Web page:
Tortoises on way to supper table saved during safety checkpoint

Published 12:00 am Thursday, September 18, 2014

Tortoises destined for the dinner table cost one Florida man more in charges than his original DUI arrest.

During a recent safety checkpoint in Wing, law enforcement officials discovered six gopher tortoises, after Micah T. McKinney, 33, of Ponce de Leon, was arrested for driving under the influence.

Officers searched his truck and found five buckets of gopher tortoises.

“The tortoises are protected by state regulation,” Conservation Enforcement Officer Randall Lee said.

Lee said McKinney was planning to consume the tortoises.

“He said he was taking the turtles back to Florida,” Lee said. “He said he was having some kind of family get together, and they were planning to eat them.”

It is illegal to possess wildlife that is not designated as game, Lee said.

“People think when they pick them up, that they can keep them as pets,” he said. “But they can’t possess them no matter what.”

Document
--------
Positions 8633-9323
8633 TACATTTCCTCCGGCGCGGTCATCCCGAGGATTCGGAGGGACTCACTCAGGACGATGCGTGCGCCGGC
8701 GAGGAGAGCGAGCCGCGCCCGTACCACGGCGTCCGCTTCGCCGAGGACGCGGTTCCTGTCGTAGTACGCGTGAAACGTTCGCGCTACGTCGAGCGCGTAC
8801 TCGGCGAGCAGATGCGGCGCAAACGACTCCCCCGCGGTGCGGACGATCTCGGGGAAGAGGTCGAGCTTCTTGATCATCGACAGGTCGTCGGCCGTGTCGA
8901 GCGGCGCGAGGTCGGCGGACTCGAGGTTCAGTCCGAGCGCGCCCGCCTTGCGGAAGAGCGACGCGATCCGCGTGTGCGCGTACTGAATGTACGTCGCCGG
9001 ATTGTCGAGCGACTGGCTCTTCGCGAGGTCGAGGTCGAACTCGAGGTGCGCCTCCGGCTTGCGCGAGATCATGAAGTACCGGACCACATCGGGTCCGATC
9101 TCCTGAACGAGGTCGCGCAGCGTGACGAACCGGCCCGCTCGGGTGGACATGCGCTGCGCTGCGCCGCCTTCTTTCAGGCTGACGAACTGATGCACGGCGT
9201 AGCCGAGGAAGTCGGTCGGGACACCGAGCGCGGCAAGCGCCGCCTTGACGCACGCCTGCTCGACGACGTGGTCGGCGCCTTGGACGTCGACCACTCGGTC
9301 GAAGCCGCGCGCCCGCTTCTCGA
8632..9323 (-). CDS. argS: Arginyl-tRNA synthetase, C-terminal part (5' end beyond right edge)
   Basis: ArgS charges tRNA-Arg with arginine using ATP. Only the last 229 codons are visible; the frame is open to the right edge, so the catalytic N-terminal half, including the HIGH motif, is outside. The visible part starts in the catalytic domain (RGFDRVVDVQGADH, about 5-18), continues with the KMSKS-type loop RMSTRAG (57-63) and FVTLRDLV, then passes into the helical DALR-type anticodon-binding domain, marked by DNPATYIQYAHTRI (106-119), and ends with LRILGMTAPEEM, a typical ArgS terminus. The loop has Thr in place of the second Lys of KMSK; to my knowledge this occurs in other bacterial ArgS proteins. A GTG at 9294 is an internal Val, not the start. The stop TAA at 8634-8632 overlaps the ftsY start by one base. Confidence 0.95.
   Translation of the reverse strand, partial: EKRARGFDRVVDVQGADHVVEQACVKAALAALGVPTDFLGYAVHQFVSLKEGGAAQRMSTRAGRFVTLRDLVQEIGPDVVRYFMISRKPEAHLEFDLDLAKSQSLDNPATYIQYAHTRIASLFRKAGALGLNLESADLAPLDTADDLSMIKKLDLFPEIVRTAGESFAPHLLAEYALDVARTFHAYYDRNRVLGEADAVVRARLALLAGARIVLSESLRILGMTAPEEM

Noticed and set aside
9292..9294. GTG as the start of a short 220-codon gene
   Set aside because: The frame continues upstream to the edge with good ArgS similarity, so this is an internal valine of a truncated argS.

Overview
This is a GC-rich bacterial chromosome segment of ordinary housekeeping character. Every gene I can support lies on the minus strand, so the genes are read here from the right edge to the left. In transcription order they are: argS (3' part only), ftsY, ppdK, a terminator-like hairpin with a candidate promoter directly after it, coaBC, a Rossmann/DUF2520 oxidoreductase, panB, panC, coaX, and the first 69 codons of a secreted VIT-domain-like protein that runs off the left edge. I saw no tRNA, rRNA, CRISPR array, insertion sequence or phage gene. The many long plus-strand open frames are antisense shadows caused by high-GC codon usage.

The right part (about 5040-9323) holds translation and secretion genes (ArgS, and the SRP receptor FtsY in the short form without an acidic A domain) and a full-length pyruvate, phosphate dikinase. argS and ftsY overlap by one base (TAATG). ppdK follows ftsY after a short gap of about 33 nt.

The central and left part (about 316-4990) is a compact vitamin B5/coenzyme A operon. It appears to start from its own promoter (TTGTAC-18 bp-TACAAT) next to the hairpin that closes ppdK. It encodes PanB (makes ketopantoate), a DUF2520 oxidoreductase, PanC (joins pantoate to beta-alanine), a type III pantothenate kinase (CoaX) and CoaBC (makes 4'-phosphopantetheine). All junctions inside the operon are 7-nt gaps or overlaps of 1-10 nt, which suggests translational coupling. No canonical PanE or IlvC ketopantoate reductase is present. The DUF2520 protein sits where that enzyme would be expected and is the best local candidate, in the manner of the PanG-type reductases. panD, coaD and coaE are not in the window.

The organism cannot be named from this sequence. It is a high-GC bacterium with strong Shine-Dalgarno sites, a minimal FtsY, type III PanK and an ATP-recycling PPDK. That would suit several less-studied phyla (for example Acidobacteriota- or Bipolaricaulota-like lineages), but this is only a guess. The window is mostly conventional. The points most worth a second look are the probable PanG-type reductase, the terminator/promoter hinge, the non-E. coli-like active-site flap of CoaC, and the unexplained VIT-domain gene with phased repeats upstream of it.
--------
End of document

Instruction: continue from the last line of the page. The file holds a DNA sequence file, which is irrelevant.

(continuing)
Lee said he took it easy on the man and only charged him for one count since it doesn’t happen often.

“I tried my best not to stick it to him,” he said. “Situations like this don’t happen very often. I’ve been working 21 years, and I’ve dealt with gophers two or three times.”

However, he said he could have charged him for six counts of possession and for violating the Lacey Act, an act that protects both plants and wildlife.

The act makes it illegal to take, possess or transport wildlife, fish and plants.

It is the broadest, most comprehensive law designed to combat wildlife crimes.

Misdemeanor violations of the Lacey Act are set at $10,000 and up to one-year imprisonment, Lee said.

Although gopher tortoises are not an endangered species east of Mobile Bay, they are now candidates for possible listing later on, according to the U.S. Fish & Wildlife Service.

The tortoises were taken into conservation protection and later released near existing gopher holes in Crenshaw County.

The Florida man was arrested for DUI and held on a $7,500 bond, which included the bond amount for his possession of non-game species charge.